\begin{aligned}S_{\text{``particles in field''}}= \sum_A \left( -m_A c \int_{x^A(\tau)} ds - \frac{e_A}{c} \int dx^i_A A_i(x_A(\tau))\right)- \frac{1}{{16 \pi c}} \int d^4 x F_{ij} F^{ij}\end{aligned} \hspace{\stretch{1}}(4.19)

To get the equation of motion for A^i(\mathbf{x}, t) we need to vary S_{\text{int}} + S_{\text{EM field}}.

Current density distribution.

Before we do the variation, we want to show that

\begin{aligned}S_{\text{int}} &= -\sum_A \frac{e_A}{c} \int_{x_A(\tau)} dx^i_A A_i(x_A(\tau) \\ &= -\frac{1}{{c^2}} \int d^4 x A_i(x) j^i(x) \end{aligned}


\begin{aligned}j^i(x) = \sum_A c e_A \int ds u^i_A \int_{x(\tau)}\delta(x^0 - x^0_A(\tau))\delta(x^1 - x^1_A(\tau))\delta(x^2 - x^2_A(\tau))\delta(x^3 - x^3_A(\tau)).\end{aligned} \hspace{\stretch{1}}(5.20)

We substitute in the integral

\begin{aligned}&\sum_A \int d^4 x A_i(x) j^i(x) \\ &= c e_A \sum_A \int d^4 x A_i(x) \int_{x(\tau)}ds u^i_A \delta(x^0 - x^0_A(\tau))\delta(x^1 - x^1_A(\tau))\delta(x^2 - x^2_A(\tau))\delta(x^3 - x^3_A(\tau)) \\ &= c e_A \sum_A \int d^4 x \int_{x(\tau)}dx^i_A A_i(x) \delta(x^0 - x^0_A(\tau))\delta(x^1 - x^1_A(\tau))\delta(x^2 - x^2_A(\tau))\delta(x^3 - x^3_A(\tau)) \\ &=c e_A \sum_A \int_{x_A(\tau)}dx^i_A A_i(x_A(\tau)) \end{aligned}

From this we see that we have

\begin{aligned}S_{\text{int}} = -\frac{1}{{c^2}} \int d^4 x A_i(x) j^i(x) \end{aligned} \hspace{\stretch{1}}(5.21)

Physical meaning of j^i

Minkowski diagram at angle \arctan(v/c), with x^0 axis up and x^1 axis on horiztontal.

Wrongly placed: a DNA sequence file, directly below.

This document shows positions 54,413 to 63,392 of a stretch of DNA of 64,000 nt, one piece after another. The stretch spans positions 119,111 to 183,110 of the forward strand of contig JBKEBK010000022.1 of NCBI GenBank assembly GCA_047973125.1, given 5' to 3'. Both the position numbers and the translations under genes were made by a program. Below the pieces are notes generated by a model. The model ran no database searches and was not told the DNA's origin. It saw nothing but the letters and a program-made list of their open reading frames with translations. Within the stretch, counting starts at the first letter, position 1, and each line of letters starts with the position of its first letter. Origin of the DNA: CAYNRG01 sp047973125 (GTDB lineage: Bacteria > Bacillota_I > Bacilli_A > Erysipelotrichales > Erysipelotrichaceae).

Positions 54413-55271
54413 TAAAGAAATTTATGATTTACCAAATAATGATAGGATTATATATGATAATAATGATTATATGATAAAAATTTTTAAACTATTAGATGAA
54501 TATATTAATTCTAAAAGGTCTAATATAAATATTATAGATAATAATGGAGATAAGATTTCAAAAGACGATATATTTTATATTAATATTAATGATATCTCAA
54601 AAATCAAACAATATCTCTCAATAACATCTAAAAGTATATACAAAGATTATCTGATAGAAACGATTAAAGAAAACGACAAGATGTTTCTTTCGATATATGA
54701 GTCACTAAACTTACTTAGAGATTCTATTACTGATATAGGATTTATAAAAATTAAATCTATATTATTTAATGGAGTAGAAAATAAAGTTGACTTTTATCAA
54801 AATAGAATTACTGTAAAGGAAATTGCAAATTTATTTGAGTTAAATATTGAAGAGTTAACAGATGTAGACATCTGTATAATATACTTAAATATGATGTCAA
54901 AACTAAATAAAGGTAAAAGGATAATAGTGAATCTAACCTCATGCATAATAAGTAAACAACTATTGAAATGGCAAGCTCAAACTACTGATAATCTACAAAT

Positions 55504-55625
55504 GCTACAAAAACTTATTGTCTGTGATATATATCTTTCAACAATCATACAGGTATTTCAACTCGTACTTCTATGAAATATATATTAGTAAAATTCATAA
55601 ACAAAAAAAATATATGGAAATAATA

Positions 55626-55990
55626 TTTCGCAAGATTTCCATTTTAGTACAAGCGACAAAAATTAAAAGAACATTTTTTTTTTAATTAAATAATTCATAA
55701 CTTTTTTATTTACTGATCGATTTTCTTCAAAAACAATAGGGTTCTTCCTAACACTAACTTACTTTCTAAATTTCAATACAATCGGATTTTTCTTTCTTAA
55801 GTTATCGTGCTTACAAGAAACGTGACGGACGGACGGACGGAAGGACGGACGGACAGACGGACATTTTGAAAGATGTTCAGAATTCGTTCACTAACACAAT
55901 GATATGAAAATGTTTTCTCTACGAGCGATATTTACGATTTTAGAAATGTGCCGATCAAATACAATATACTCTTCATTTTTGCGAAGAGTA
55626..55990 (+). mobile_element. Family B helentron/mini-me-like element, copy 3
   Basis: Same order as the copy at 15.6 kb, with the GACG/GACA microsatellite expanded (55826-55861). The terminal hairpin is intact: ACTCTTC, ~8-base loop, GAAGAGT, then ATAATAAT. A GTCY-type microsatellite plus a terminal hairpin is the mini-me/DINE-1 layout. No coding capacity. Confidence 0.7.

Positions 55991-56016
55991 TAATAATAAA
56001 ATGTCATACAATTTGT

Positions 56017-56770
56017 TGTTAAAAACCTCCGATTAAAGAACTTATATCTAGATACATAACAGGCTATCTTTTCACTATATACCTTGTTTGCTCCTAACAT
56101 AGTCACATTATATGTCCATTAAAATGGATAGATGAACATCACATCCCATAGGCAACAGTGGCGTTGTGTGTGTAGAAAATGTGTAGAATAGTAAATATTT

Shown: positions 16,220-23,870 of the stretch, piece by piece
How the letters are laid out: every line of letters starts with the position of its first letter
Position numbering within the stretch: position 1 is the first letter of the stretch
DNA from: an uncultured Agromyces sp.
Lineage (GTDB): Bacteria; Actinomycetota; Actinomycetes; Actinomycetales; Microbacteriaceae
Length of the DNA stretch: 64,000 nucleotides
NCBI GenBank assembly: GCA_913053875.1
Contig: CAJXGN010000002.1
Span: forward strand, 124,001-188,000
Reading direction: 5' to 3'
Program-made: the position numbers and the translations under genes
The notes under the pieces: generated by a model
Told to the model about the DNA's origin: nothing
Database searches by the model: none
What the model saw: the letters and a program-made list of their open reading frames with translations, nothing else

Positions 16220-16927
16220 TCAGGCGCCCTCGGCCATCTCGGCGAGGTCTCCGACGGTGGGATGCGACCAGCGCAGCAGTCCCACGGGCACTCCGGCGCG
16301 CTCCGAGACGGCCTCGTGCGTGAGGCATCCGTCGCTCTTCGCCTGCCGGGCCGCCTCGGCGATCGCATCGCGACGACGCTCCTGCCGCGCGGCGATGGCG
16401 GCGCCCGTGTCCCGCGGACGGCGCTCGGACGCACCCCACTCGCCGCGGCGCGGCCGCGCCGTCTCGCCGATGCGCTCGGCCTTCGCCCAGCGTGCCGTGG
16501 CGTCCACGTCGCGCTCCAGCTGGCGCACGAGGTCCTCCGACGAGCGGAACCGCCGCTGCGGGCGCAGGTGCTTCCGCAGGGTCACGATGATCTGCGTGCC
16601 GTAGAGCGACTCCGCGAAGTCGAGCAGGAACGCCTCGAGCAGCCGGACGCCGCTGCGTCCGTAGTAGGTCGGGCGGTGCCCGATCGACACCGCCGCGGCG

\begin{aligned}x^0(\tau) &= c \tau \\ x^1(\tau) &= v \tau \\ x^2(\tau) &= 0 \\ x^3(\tau) &= 0\end{aligned} \hspace{\stretch{1}}(5.22)

\begin{aligned}j^i(x) = e c \int dx^i(\tau) \delta^4 (x - x(\tau))\end{aligned} \hspace{\stretch{1}}(5.26)

\begin{aligned}j^0(x) &= e c^2 \int_{-\infty}^\infty d\tau \delta(x^0 - c \tau) \delta(x^1 - v \tau) \delta(x^2) \delta(x^3) \\ j^1(x) &= e c v \int_{-\infty}^\infty d\tau \delta(x^0 - c \tau) \delta(x^1 - v \tau) \delta(x^2) \delta(x^3) \\ j^2(x) &= 0 \\ j^3(x) &= 0\end{aligned} \hspace{\stretch{1}}(5.27)

To evaluate the j^0 integral, we have only the contribution from \tau = x^0/c. Recall that

\begin{aligned}\int dx \delta( cx - a) = \frac{1}{{{\left\lvert{c}\right\rvert}}} f\left( \frac{a}{c} \right)\end{aligned} \hspace{\stretch{1}}(5.31)

This -c\tau scaling of the delta function, kills a factor of c above, and leaves us with

\begin{aligned}j^0(x) &= e c \delta(x^1 - v x^0/c) \delta(x^2) \delta(x^3) \\ j^1(x) &= e v \delta(x^1 - v x^0/c) \delta(x^2) \delta(x^3) \\ j^2(x) &= 0 \\ j^3(x) &= 0 \end{aligned} \hspace{\stretch{1}}(5.32)

The current is non-zero only on the worldline of the particle. We identify

\begin{aligned}\rho(ct, x^1, x^2, x^3) = e \delta(x^1 - v x^0/c) \delta(x^2) \delta(x^3) \end{aligned} \hspace{\stretch{1}}(5.36)

so that our current can be interpretted as the charge and current density

\begin{aligned}j^0 &= c \rho(x) \\ j^\alpha(x) &= (\mathbf{v})^\alpha \rho(x)\end{aligned} \hspace{\stretch{1}}(5.37)

Except for the delta functions these are just the quantities that we are familiar with from the RHS of Maxwell’s equations.


[1] L.D. Landau and E.M. Lifshits. The classical theory of fields. Butterworth-Heinemann, 1980.